A well-known idea in the philosophy of language is the Sapir-Whorf hypothesis. This is the claim that ideas within a culture are structured (or even limited) by the words which are available to express them. It's kind of almost corny in linguistics. Anyway, you can imagine that it's a key idea in stories about translation, in particular translation between alien languages.
Anyway, someone in the comments to the ozarque journal refers to it as the Sapphire Wolf hypothesis. It must be the same thing. I'm not posting this to mock the person. I just think it's wonderful that a linguistics theory has gained its own identity, and with a name that's so... non-academic. But obviously we know what they mean. Hey - is this self referential or what?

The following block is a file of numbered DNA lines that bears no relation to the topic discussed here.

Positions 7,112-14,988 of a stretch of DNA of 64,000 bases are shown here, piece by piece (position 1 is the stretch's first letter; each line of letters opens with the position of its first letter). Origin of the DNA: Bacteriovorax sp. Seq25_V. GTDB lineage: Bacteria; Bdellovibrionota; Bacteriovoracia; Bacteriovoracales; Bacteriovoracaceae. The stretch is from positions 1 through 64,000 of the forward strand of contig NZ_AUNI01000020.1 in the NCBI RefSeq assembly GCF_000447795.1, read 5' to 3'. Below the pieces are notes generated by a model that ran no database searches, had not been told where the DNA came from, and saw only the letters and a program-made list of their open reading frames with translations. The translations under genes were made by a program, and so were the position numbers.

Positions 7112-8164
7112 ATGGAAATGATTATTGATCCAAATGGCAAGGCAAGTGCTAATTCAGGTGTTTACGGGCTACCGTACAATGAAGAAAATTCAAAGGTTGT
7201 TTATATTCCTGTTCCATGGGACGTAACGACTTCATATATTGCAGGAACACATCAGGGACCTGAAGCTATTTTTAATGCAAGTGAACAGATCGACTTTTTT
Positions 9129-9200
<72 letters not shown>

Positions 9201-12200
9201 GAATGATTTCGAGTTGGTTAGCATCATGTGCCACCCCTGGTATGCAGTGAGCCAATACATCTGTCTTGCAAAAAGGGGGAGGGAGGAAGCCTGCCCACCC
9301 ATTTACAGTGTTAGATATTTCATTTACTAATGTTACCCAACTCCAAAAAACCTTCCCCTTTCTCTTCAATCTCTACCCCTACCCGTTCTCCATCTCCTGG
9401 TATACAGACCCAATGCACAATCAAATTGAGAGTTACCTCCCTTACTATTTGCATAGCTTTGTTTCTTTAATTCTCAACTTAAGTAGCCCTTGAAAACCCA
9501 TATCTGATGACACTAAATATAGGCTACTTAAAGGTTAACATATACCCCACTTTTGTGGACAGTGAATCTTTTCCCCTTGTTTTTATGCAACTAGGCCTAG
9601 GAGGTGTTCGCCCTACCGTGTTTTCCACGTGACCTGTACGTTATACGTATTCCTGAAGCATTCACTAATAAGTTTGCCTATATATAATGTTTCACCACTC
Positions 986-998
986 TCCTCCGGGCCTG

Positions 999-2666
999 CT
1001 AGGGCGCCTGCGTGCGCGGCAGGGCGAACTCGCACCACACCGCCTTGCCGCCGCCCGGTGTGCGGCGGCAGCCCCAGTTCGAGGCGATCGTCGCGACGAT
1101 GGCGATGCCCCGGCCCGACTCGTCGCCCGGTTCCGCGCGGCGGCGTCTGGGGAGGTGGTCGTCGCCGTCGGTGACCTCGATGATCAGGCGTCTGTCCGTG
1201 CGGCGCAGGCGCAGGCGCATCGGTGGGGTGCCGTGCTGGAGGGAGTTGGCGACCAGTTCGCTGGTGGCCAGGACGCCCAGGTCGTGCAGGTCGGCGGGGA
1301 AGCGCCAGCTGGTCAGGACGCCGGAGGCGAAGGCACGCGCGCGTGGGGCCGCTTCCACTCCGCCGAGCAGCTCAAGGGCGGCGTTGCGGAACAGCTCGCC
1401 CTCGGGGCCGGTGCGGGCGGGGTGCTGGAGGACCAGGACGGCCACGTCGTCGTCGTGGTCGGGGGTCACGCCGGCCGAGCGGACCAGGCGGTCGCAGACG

'Tlon, Uqbar, Orbis Tertius' is a short story by Borges, where Berkleyan idealism is true, and people's ideas about the world can alter physical reality. Combine that with Sapphire Wolf (er, Sapir-Whorf) and you have this story: 'Prisoners of Uqbaristan' in which language is the basis of global war. And with Borges on their side, the Argentines are winning.
As the Argentine anarchist says in Gravity's Rainbow 'I am the Gaucho Bakunin', 'No, you're more like the Gaucho Marx'